Summer Fun with the Bible; Church Uses Skits, Songs to Keep Children Engaged

Article excerpt

Byline: Liz Essley, THE WASHINGTON TIMES

Blue Jell-O represented the Jordan River one summer at St. Paul's Lutheran Church in Northwest. The memory stuck with vacation Bible school participants.

The kids just ate that up, literally and figuratively, said Lisa Wackler. She sends her children - ages 4, 10 and 13 - to vacation Bible school every year.

With school out in summer, churches - across denominations and across the nation - jump on the opportunity to minister to children. Vacation Bible school (VBS), dating back to the early 20th century, differs from church to church but often uses hands-on activities, songs, snacks, skits and recreation to educate youngsters in the Christian faith.

Sherry Waldrep, chairwoman for VBS at National Presbyterian Church on Nebraska Avenue Northwest, said her 8-year-old triplets usually talk about the skit after coming home. Other kids look forward to the songs.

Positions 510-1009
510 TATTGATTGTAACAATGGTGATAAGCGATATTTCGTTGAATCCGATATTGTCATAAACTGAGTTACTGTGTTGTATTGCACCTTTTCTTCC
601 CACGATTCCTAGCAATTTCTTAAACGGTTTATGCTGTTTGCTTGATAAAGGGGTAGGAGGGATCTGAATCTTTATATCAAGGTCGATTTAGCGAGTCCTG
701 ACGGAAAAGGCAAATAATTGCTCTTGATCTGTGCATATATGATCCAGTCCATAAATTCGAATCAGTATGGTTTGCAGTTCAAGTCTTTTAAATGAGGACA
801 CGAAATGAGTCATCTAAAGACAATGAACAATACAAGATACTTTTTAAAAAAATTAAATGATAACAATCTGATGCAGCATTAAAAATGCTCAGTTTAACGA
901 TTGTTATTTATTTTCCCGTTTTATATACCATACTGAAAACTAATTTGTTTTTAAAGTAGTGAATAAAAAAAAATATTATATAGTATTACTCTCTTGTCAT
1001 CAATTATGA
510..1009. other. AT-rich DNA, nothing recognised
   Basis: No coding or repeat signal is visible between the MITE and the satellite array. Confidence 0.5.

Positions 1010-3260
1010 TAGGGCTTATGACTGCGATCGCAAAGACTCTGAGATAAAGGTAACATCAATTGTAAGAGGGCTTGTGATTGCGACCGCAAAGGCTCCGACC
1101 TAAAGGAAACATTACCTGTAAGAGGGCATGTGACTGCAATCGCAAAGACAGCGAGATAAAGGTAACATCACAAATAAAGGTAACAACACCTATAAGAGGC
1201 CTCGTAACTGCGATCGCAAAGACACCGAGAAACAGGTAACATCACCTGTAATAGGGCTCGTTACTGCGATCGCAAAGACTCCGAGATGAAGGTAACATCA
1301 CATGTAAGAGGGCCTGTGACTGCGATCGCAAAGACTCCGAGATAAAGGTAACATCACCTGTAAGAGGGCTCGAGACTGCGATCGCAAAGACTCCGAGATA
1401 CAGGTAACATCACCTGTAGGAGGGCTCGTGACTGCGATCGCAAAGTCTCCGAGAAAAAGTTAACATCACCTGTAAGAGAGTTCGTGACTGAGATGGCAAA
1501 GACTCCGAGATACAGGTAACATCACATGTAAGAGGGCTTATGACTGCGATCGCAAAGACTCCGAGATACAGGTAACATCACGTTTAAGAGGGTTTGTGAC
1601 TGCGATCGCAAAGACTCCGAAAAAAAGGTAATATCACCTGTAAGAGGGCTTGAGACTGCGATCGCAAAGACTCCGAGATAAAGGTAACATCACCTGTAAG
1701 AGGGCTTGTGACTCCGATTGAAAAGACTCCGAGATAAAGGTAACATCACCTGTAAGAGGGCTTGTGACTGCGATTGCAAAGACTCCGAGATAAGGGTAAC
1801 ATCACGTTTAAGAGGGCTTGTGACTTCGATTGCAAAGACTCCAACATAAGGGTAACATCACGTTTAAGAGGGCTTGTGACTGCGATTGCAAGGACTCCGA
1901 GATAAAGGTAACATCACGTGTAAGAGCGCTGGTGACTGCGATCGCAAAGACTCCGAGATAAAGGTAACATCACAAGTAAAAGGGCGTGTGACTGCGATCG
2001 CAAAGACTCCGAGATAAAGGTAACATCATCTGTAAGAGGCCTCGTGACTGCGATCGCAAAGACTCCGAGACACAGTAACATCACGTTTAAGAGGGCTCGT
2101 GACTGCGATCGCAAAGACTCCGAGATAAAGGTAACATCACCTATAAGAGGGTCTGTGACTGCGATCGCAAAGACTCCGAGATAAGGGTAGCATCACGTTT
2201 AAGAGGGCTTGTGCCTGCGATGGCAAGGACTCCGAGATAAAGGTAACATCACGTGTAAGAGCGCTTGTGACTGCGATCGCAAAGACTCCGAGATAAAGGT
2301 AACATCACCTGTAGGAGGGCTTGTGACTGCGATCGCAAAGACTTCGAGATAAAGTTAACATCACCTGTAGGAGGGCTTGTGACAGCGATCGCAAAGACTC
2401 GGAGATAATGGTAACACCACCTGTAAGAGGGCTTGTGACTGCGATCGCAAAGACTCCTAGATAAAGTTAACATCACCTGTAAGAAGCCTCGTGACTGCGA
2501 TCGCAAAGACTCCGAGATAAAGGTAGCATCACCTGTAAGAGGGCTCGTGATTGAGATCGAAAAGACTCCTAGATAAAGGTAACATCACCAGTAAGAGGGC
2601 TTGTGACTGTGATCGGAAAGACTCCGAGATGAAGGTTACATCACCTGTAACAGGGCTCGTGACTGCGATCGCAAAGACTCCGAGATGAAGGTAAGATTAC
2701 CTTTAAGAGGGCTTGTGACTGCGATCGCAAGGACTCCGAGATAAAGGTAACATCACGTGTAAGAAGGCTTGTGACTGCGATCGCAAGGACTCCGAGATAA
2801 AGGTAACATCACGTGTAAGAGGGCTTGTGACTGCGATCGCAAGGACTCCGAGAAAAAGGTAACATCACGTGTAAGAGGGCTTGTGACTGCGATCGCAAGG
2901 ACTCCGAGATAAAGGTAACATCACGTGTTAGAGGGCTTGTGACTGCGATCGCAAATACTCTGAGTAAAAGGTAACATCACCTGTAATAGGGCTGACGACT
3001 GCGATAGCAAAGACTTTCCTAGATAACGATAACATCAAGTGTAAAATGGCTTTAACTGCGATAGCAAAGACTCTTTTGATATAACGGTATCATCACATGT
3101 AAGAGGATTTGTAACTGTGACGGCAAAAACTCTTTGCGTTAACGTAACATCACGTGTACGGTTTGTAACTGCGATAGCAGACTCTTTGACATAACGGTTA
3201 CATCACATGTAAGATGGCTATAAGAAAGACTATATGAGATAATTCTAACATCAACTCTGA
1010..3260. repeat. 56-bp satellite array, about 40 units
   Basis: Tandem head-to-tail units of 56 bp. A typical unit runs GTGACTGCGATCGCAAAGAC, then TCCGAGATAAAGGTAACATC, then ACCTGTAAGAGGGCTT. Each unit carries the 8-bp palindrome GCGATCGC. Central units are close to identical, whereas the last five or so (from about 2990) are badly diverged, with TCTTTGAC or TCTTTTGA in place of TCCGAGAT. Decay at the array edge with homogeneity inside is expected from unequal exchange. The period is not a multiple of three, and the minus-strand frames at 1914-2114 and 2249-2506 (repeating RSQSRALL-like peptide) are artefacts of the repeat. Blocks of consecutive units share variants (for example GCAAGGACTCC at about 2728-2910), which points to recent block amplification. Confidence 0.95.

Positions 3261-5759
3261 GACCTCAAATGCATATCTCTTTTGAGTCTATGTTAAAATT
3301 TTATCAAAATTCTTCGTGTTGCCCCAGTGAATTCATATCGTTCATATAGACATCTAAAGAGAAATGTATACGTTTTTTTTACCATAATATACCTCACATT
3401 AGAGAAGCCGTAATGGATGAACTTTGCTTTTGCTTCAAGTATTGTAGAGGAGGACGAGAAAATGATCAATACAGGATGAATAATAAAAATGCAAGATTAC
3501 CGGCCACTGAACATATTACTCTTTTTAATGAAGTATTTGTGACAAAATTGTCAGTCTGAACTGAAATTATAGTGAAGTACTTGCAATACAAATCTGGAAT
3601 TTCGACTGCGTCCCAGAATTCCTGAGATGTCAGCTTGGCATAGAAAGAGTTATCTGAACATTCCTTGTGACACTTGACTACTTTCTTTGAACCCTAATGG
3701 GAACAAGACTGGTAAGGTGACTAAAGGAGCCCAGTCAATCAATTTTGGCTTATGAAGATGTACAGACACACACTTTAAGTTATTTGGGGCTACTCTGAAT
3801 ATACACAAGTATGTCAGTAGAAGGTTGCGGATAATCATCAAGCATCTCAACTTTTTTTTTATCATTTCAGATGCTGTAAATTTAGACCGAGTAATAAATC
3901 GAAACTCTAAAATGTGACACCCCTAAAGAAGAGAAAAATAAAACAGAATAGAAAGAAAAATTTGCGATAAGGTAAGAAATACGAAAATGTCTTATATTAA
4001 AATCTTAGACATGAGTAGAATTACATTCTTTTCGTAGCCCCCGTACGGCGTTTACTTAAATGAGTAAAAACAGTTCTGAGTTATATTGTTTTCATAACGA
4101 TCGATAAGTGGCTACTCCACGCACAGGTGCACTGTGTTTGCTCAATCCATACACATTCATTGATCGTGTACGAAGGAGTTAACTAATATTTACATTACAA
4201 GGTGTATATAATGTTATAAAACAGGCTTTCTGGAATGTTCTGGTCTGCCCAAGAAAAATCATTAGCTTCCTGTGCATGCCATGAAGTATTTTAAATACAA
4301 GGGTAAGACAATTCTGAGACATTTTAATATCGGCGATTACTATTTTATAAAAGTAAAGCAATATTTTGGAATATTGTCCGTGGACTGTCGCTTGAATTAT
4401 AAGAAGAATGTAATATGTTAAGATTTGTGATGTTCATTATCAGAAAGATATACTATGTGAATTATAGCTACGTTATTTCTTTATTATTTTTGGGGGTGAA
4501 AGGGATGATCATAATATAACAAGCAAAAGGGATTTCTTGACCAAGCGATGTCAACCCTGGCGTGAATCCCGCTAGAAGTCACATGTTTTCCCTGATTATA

One mom told me she's looking forward to getting the new music because they continually listen to last year's music, Ms. Waldrep said. People who have gone to VBS who are young adults now will tell you they remember the songs.

And they remember the stories, said Mary Theresa Heneghan, director of Religious Education at St. Elizabeth Catholic Church in Rockville. If you ask them about it a year later, they still remember.

The interactive, hands-on aspect of vacation Bible school is relatively new in its long history. Programs of the past were more traditional.

They were more like a Sunday school lesson back [in the 1920s], just very churchlike. I think now the focus is more on fun, with a Christian background, said Marcy Levering, an editor of VBS curriculum for Standard Publishing.

VBS became more widespread and elaborate in the 1980s as churches began realizing they needed to offer more to children, she said.

Most modern VBS activities present Bible stories, such as Moses and the burning bush, within a weekly theme. Crocodile Dock, where fearless kids shine God's light, and SunRock Kids Camp, where kids build their lives on the rock: Jesus, among other themes, will debut this summer in the D.C. area. Because churches purchase curricula from a limited number of publishers, many share themes.

The Rev. Meredith Lovell, associate pastor at St. …